Research

Stable isotope analysis of Ixodes scapularis blood meal

How can we prevent tick-borne diseases in humans? The application of stable isotopes to questing ticks may identify their prior hosts, and if proven a successful method, we could better regulate the spread of Borrelia burgdorferi and other tick-borne pathogens. My honors thesis research was comprised of the collection of nymphal Ixodes scapularis and host Peromyscus leucopus, infestation and care of hosts during the holding period, and stable isotope analysis of the molted adult black-legged ticks. Over a holding period of up to seven days, ticks that fed on white-footed mice on corn diets had significantly higher δ13C but not δ15N than those fed on wild, standard, and meat diets. A model was created using blood meal signatures from ticks fed on various host species. When applied to field-collected ticks, the model’s successful identification of host by feeding guild or genus indicates the utility of stable isotopes as an alternative or enhancement to DNA-based methods in the trophic ecology of tick-borne diseases.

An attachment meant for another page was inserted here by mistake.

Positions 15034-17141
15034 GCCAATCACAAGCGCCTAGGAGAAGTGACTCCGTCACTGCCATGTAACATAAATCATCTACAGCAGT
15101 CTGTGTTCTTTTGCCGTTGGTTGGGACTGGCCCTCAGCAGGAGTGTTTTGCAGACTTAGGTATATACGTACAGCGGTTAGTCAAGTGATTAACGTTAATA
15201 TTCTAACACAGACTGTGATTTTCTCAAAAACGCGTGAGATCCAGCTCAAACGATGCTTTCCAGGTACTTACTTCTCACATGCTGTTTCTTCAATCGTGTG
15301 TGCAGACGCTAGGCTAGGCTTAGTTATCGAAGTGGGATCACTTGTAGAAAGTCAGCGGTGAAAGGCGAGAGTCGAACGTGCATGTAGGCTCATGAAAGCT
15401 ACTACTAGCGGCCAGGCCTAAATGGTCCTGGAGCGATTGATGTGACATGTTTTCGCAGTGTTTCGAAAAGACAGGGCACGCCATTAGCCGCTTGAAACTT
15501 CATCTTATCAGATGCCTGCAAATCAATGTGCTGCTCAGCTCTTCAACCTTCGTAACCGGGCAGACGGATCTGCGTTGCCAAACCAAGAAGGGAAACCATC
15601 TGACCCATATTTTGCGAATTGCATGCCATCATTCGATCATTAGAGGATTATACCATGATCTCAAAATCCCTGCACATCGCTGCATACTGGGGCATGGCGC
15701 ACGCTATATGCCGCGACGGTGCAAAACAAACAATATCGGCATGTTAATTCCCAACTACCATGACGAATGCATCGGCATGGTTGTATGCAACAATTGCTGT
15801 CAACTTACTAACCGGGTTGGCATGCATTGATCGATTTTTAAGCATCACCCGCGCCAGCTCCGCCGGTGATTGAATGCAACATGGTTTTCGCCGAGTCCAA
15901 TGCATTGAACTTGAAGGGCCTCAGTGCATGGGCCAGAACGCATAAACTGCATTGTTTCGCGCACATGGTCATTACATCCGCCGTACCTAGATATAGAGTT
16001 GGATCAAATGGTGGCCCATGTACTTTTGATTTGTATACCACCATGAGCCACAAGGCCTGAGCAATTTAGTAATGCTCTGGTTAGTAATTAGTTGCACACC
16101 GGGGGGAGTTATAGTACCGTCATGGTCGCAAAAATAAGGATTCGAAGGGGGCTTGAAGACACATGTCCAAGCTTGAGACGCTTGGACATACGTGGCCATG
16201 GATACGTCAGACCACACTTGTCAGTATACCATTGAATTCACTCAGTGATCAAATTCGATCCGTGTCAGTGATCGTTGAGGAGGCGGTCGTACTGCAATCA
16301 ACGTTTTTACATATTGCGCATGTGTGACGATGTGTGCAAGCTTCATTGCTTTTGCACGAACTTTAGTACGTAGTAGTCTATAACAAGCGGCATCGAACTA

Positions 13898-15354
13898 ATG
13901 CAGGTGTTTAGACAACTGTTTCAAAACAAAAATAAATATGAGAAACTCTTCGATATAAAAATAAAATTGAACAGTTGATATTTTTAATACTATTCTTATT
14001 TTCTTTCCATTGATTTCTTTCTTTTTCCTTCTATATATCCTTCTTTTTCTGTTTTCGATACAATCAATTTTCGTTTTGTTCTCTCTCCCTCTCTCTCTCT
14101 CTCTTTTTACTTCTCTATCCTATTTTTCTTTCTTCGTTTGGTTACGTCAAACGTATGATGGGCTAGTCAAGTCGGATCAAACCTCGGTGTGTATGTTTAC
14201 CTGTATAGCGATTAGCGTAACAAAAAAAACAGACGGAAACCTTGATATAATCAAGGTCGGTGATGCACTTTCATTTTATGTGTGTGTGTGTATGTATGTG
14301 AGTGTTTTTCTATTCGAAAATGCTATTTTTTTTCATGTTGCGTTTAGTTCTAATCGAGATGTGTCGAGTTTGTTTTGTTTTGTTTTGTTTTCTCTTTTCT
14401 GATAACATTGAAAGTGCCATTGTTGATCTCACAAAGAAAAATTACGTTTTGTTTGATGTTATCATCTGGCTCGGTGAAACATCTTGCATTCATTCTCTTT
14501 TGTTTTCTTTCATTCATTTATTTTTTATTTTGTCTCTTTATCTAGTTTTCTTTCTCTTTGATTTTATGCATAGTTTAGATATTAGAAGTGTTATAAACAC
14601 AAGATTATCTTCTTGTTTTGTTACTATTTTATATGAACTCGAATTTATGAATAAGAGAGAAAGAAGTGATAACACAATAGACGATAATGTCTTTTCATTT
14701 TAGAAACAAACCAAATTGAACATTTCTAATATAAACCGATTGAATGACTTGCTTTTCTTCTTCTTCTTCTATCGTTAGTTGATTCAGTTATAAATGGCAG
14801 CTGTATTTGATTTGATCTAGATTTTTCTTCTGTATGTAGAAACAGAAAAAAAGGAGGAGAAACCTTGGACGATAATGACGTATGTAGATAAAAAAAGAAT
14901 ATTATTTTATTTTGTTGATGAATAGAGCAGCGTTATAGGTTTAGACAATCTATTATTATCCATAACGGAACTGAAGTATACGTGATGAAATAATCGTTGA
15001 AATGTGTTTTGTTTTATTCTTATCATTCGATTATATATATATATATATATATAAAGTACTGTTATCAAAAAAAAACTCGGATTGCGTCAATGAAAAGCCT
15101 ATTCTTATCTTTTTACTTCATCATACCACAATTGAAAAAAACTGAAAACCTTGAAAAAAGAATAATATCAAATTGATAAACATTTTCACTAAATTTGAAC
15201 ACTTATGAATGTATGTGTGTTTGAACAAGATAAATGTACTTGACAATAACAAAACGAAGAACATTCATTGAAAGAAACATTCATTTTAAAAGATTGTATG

Figure legend: Left: Four-cluster analysis of δ13C and δ15N of adult ticks fed on hosts consuming a standard or wild diet, organized by feeding guild and species. Pseudoreplicates (multiple ticks fed on the same individual) used as means. Black points indicate samples, organized by species in shape, white points indicate cluster means.
Right: Four-cluster analysis of δ13C and δ15N of adult ticks fed on standard-fed or wild-fed hosts by feeding guild and species, overlaid by signatures of field-collected ticks fed on an unknown host. White points indicate cluster means.


In the media

My honor’s thesis research poster is available on the Steinmetz Symposium website. My biogeochemistry research in Bocas del Toro, Panama, is mentioned in an article on Union College’s website. An article was written about the interdisciplinary application of spectroscopy to both my pigment research and honor’s thesis on Union College’s website.


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